Investors Scrutinizing the Regulators

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May 2008
ABCP mess highlights flaws
Regulators silent so far on investor protection issues

 
By Glorianne Stromberg


The fallout from the third-party ABCP disaster has shone a bright light on major investor protection issues centering on mis-selling, due diligence failures, flawed underwritings, and unsuitable products and advice. It has exposed fundamental flaws in our regulatory structure and system. And it has highlighted gaps in the capability of a large portion of the Canadian investing community to make sound investment decisions.

This sorry state of affairs has been greeted with a deafening silence from the regulators that share investor protection mandates and from the financial institutions and related industry participants, that with some justification are waiting to see how this situation plays out.

Although regulators and industry participants are waiting, many investors are not. They have filed complaints with both the Investment Dealers Association of Canada and the Ombudsman for Banking Services and Investments.

Their complaints are focusing new light on the many negative responses from industry trade associations, industry participants and one of the self-regulatory organizations to both organizations’ proposals for complaint and dispute resolution procedures.

These negative responses confirm the clear and immediate need for much-needed improvement.

In light of the negativity, the IDA’s response to OBSI’s request for comments on its proposed revisions to its Terms of Reference (posted at the beginning of March) is a refreshing and sensible approach to working with OBSI to streamline processes for investors who decide to avail themselves of OBSI’s dispute resolution process. The IDA’s comments were focused on constructive suggestions to accomplish this. It would benefit the industry and investors to proceed with constructive suggestions to enhance the OBSI dispute resolution service.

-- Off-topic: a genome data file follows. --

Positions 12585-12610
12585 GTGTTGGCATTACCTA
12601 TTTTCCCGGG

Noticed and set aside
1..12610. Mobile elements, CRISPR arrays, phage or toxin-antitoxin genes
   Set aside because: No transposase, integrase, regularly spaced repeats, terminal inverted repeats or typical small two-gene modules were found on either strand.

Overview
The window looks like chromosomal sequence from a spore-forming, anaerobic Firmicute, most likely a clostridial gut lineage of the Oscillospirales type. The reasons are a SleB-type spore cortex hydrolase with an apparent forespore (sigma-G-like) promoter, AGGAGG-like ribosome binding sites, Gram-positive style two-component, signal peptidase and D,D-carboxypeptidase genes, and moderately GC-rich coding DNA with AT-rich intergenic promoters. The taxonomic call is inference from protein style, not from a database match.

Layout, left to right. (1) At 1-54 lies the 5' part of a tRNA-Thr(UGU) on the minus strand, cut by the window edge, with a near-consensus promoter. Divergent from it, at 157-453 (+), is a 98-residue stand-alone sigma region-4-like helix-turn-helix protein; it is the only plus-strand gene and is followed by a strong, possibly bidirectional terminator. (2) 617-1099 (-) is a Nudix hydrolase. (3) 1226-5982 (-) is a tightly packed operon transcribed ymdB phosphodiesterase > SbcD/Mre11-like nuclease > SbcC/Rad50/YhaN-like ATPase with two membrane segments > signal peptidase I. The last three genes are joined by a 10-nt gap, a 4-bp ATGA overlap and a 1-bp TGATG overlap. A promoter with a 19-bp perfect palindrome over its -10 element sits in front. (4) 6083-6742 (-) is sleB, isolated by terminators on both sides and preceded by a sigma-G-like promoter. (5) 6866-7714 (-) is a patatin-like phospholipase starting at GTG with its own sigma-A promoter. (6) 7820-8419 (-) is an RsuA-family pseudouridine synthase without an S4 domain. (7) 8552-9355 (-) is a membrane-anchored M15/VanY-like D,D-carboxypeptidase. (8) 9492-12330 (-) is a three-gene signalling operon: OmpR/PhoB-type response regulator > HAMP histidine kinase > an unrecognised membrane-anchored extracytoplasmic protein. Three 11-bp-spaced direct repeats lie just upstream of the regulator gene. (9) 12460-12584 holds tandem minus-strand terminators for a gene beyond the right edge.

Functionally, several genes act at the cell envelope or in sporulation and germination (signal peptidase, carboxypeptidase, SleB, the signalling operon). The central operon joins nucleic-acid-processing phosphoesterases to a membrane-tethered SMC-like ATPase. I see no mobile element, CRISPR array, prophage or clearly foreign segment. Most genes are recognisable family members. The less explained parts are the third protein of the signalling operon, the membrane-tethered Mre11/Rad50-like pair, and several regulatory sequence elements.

In this respect, despite assertions from some in the industry, OBSI does not see itself as a regulator. OBSI is clearly focused on providing a much-needed dispute resolution service for investors.

To improve its effectiveness, OBSI needs: (i) sensible regulatory and industry rules for complaint handling to be put in place; (ii) investors’ awareness of the OBSI dispute resolution service to be raised; and (iii) the dispute resolution process to be streamlined.

The current investor environment additionally highlights the need to get on with putting in place, without delay, the four components of the “Treating Customers Fairly” initiative that are embodied in the Registration Reform Project, the Point of Sale Disclosure Proposals, the Client Relationship Model, and the OBSI Terms of Reference. There has been enough consultation. It’s time to implement.

It’s time to take a fresh look at the proposed delays contemplated by the industry’s complaint handling procedures — 90 days is far too long. In the UK the time delay is eight weeks. In Australia it is 60 days and in Ireland it is 25 business days. If firms want an internal Ombudsman to review a complaint, they need to streamline their internal processes and conduct some in parallel. Internal, multi-tiered complaint review processes are confusing and distressing to investors and result in needless delay.

The industry needs to make its systems work better for its clients and to provide a better investment environment for clients. Addressing these matters is a starting point and the least that can be done in Canada’s bifurcated regulatory system, which also is something that has long needed to be addressed. IE

 

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